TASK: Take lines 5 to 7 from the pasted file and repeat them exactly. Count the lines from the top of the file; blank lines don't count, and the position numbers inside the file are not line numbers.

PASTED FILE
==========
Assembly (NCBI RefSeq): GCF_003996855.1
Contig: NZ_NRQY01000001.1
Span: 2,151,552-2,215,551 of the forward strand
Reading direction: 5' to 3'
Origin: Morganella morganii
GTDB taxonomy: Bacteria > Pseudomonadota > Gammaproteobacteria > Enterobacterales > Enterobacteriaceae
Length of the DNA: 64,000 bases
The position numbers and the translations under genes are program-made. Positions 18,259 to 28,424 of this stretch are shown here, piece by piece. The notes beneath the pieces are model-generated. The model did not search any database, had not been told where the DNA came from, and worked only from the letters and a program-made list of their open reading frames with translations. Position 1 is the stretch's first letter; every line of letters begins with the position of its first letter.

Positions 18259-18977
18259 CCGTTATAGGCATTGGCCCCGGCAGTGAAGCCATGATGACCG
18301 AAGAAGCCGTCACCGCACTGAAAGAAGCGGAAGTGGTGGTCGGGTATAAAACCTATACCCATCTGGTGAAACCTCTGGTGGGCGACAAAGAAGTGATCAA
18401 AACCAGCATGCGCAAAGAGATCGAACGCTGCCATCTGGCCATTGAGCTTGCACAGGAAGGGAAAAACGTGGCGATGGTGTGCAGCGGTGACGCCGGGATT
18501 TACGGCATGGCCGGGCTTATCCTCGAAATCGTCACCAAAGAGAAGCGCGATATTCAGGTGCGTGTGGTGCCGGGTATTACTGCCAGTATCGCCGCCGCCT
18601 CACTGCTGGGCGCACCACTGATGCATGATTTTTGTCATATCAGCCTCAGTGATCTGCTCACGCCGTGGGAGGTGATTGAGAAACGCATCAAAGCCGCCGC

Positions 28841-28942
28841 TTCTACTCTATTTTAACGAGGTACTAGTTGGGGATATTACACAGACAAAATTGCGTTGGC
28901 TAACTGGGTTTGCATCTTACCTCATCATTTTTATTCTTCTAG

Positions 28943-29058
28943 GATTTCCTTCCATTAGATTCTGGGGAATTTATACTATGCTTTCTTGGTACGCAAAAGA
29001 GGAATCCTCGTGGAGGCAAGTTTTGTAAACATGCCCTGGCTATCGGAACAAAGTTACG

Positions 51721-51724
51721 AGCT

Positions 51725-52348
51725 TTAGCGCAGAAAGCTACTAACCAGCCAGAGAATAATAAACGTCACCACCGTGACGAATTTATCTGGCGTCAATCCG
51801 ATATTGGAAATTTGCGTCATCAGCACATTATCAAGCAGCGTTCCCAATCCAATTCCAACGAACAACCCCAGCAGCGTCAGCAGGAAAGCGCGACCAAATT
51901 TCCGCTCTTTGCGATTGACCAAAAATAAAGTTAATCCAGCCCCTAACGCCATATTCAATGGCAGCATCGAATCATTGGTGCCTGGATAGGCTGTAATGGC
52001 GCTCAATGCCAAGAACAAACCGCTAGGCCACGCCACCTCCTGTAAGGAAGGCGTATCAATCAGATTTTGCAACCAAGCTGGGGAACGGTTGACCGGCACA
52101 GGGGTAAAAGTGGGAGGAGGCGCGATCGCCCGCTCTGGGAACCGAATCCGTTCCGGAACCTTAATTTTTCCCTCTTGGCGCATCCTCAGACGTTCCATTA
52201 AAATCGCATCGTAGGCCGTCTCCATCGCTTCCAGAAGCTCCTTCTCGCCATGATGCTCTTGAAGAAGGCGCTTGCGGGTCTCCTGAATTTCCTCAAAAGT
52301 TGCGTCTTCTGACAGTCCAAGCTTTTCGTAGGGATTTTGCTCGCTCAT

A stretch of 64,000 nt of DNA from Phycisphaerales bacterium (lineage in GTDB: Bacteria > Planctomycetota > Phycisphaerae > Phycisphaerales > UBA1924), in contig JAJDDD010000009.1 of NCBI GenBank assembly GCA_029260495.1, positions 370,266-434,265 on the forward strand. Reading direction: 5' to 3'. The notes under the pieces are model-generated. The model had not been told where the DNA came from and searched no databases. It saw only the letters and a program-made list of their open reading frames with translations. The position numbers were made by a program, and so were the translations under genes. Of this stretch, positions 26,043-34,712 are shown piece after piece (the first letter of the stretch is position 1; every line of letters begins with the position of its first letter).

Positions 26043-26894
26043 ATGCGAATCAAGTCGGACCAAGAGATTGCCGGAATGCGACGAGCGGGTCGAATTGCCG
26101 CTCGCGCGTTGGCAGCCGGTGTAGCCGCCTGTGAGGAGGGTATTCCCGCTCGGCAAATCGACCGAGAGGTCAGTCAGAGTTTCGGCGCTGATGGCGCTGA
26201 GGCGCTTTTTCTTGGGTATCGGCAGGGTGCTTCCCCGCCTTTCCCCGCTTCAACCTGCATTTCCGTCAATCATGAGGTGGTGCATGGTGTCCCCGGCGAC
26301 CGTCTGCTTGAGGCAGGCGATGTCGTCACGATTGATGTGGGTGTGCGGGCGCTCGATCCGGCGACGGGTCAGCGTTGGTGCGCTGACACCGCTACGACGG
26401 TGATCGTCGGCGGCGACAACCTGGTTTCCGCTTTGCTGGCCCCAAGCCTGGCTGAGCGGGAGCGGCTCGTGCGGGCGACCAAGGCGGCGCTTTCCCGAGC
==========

Origin: Morganella morganii
GTDB taxonomy: Bacteria > Pseudomonadota > Gammaproteobacteria > Enterobacterales > Enterobacteriaceae
Length of the DNA: 64,000 bases